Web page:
Although cases of ectopic pregnancy have been reported with both the Yuzpe regimen as well as with Plan B, there is no increased risk of ectopic pregnancy with the use of ECPs. In fact, the rate of ectopic pregnancy may even be lower among EC users than in the general population because of the number of pregnancies that are prevented.[23]

Normal contraindications to IUD insertion applies when considering the copper IUD for emergency contrapception.[6,23]

Implementation: Timing and Efficacy

The efficacy of any EC method is difficult to measure and depends on several factors, including the length of a woman's menstrual cycle, cycle day of unprotected intercourse, and the time within which ECP was taken after intercourse.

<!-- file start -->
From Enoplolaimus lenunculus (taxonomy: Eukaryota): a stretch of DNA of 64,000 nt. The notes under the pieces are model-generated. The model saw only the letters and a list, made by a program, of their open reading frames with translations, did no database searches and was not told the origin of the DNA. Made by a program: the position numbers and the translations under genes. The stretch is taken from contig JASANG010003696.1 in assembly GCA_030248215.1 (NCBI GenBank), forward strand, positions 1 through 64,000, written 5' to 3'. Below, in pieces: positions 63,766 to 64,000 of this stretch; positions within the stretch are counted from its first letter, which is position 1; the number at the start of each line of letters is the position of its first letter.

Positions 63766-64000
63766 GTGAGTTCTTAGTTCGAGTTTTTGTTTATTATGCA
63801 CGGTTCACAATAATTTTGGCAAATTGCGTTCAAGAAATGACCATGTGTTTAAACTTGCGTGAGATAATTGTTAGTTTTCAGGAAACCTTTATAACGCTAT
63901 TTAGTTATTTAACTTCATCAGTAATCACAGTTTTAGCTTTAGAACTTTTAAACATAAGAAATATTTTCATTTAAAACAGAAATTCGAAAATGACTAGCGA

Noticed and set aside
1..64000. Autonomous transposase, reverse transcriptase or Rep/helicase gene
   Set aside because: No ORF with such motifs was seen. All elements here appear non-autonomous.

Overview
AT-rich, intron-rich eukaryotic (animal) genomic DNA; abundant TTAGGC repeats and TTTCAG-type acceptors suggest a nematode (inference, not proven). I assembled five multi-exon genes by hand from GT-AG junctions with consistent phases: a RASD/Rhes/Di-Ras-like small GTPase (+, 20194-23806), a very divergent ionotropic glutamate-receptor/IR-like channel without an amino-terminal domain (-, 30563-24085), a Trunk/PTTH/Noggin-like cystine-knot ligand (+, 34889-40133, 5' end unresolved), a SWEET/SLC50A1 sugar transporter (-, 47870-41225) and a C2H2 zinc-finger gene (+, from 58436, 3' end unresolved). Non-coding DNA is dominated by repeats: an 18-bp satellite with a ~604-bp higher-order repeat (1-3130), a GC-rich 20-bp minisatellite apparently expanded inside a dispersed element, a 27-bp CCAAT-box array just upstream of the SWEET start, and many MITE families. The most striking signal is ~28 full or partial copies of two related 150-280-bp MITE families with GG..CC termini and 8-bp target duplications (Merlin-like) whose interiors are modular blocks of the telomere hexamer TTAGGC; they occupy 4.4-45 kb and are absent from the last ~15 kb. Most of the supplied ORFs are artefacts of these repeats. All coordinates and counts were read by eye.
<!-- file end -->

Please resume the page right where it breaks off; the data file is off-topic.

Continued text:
The levonorgestrel- and norgestrel-containing progestin-only EC methods have proven more effective than combined ECPs, reducing the risk of pregnancy by about 89%, to only 1 pregnancy per 100 women.[6] Although published evidence is lacking, many clinicians prefer the progestin-only method, believing that the lower incidence of nausea and vomiting contributes to the higher efficacy.